Feel depressed? Treat Saturn with Jupiter!

Friday, November 26th, 2010

One of my patients had a real rough summer. Her husband died suddenly – a massive heart attack – and her young kids were at first depressed and then later started acting up…. She gained weight and understandably she was very upset.

I saw her a few days ago. I was surprised to see her look so good! She has lost weight, exercises regularly and has even started dating! The kids are doing much better too. So, I asked her how she did it.

Her answer reminded me of an old saying in medieval psychology: “treat Saturn with Jupiter.” Medieval psychology used the astrological profile of planets as metaphors to describe people and their emotions. Saturn was thought to represent depression and darkness (as well as power and money…) and Jupiter was the planet of exuberance, joy and genius (like Mozart’s music…)  So, “treating Saturn with Jupiter” means that if you are depressed and have dark emotions, do not go see a sad movie, or spend time commiserating with other depressed people, instead hang out with fun people. Do not isolate yourself. Call jovial friends and family members and tell them that you have the “blues” and you need their company. Do not watch the news channels all day instead watch comedies. Sign up for group activities, so at night, you can go out to an arts and crafts, yoga, signing or other classes, and so on.  Do not listen to sad music and when possible take the scenic roads while driving. You get the picture…

A Moment of Pause and Reflection

TAGS // Life Cards: Master Your Game, Stress & Stressors | No Comments

More On Meditation

Friday, November 26th, 2010

Emerging research in neuropsychology is proving that mindfulness meditation is good for a number of medical and behavioral disorders. Recently the work a renowned Chinese scientist, Dr. Yuan Tang showed that just 11 hours of mindfulness meditation, which he calls Integrated Body-Mind Technique (IBMT; check are enough to make changes in the structure of the brain. These changed appeared as new fibers in the areas of the brain that regulate behavior! Read more at:  Chinese meditation IBMT found to boost brain connectivity (UO Press release) PNAS: Short-term meditation induces white matter changes in the anterior cingulate.

We have always known that meditation can change behaviors. But we always thought that this happened because of relaxation and stress reduction. Now, we are asking: Could it be that our brain, once “rewired” changes the release of stress, pleasure and reward regulatory hormones? Fascinating.

Here is a simple meditation that I practice: Take a gentle deep breath in and exhale it slowly relaxing from head down your throat, rib cage, belly and your lower back. Then take another gentle deep breath in and repeat the same slow exhalation. The third time while exhaling visualize a drop of rain falling into a pond. Watch the ripples; circles gently expanding out. As each circle moves out away from the center, it leaves no trace – just a pure and perfect circle of imagination. There comes the next breath and the next drop of rain followed by the next circle.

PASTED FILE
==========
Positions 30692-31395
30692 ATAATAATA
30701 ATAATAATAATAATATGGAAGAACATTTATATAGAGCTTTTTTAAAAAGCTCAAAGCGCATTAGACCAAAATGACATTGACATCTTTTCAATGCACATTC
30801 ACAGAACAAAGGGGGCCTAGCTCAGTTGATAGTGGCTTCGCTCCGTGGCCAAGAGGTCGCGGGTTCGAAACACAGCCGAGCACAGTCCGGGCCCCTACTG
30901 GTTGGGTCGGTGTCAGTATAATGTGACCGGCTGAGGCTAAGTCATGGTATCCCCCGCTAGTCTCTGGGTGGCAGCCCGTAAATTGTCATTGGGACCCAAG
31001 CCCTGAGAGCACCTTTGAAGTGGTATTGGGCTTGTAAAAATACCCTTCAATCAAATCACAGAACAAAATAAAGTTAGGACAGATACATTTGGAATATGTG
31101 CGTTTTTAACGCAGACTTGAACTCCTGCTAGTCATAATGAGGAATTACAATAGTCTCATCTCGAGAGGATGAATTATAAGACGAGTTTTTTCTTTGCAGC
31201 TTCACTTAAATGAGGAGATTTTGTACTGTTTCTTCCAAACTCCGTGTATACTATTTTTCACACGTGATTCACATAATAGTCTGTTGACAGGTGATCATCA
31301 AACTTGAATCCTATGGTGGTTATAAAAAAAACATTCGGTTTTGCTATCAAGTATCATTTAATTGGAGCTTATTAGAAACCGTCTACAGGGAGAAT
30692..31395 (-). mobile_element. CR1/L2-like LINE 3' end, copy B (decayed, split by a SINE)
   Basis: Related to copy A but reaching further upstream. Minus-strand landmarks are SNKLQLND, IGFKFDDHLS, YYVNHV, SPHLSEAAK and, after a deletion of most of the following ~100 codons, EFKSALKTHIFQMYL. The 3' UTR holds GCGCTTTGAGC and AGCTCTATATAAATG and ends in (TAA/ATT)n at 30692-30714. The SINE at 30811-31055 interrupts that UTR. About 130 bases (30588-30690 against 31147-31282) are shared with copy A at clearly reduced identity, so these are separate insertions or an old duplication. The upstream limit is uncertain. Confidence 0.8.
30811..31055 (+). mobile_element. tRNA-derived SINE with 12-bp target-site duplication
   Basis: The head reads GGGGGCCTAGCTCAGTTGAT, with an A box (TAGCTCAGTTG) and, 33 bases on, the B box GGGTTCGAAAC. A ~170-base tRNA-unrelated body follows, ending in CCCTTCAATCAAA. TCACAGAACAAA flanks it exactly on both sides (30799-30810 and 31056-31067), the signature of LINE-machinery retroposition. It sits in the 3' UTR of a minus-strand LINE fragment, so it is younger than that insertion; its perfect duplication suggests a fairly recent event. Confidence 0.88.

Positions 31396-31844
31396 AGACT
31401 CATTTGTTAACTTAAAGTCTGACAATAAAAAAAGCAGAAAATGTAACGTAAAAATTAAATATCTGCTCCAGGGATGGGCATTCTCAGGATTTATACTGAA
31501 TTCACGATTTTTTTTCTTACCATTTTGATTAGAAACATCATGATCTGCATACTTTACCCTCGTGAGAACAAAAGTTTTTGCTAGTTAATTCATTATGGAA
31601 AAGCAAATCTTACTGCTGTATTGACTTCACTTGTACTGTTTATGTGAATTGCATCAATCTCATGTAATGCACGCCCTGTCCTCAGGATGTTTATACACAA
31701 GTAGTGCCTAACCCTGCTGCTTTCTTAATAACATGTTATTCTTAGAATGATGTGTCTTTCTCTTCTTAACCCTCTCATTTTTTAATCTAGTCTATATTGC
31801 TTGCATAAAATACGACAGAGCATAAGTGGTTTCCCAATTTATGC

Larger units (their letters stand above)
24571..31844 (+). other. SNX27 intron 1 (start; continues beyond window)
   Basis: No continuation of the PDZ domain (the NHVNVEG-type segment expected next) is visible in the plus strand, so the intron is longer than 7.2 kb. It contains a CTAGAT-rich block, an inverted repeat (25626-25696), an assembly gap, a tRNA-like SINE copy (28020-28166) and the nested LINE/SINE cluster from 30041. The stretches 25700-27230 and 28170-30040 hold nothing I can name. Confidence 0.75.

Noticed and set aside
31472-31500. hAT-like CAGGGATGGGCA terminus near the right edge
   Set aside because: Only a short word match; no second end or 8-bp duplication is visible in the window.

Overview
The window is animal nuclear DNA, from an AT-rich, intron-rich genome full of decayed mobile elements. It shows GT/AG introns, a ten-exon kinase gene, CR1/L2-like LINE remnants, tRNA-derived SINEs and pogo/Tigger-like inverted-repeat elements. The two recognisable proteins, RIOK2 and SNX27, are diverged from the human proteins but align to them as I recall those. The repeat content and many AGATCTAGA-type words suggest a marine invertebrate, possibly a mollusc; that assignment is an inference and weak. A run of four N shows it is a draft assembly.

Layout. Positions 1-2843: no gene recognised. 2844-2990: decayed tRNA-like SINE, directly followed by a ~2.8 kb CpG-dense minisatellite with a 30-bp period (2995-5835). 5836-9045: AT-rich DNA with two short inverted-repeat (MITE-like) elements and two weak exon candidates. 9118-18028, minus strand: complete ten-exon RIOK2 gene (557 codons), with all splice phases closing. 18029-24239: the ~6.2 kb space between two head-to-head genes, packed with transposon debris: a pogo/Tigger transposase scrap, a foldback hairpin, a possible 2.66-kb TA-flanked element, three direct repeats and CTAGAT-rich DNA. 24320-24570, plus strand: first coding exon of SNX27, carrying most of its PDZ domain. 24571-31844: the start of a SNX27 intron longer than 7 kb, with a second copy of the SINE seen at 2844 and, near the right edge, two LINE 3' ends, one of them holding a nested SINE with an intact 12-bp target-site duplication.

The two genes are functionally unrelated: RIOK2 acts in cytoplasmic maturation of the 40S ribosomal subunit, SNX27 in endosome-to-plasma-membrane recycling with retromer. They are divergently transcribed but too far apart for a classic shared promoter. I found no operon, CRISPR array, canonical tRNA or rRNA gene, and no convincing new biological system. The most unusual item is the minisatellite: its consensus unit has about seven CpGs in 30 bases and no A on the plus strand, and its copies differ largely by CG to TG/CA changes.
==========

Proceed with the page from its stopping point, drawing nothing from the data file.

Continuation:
East River Fall Season

TAGS // Pause Moments: Accidental Meditations, Stress & Stressors | No Comments

Stress and Weight Gain

Tuesday, November 9th, 2010

Stress is a big player when it comes to weight gain. Stress causes weight gain – usually as belly fat – directly by changing our metabolism. Stress also causes weight gain indirectly by changing our eating habits, food choices and other behavioral responses. But first, one has to be able to identify the source of stress or “stressor” to then be able to work on undoing it. One way to look at stressors is to divide them into three categories. I describe them shortly here.

Stressors are either external or “on the outside of the body” such as work, home situation, money, etc. Stressors can also be “inside the body” like chronic pain, asthma, sleep apnea or other disease conditions that stress the body on an ongoing basis. Finally, stressors are often mental in nature that is they are “inside our head.” These psychological stressors can be conscious such as worries, fears, obsessions, addictions, etc. Or they can unconscious such as PTSD, personality disorders or psychiatric disorders affecting our moods such as anxiety or bipolar disorders.

In all cases chronic stress can cause weight gain. Sometimes stress causes fat build up without any change in eating habits or caloric intake. Physicians know that when they prescribe prednisone for their patients, they should advise them about changing their diet or they will gain weight. Prednisone is the synthetic equivalent of the natural stress hormone cortisol. In fact, when the body produces too much cortisol, whether due to chronic stress or a hormonal imbalance, it gains belly fat even if the caloric intake is the same. Abdominal fat resulting form excess cortisol is considered to be one of the main causes of metabolic syndrome leading to diabetes and heart disease.

Next, I will share with you my experience with “stress eating.” Meanwhile you can contemplate on how you feel stress. Are you a stress eater?

East River Reflection

TAGS // Lifestyle Change: The Parts & Process, Stress & Stressors | No Comments

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dr yavari

Dr. Reza Yavari M.D. is a Board Certified Endocrinologist and founder of Beyond Care®, a leading preventive care and obesity center located in Guilford, CT. Learn More

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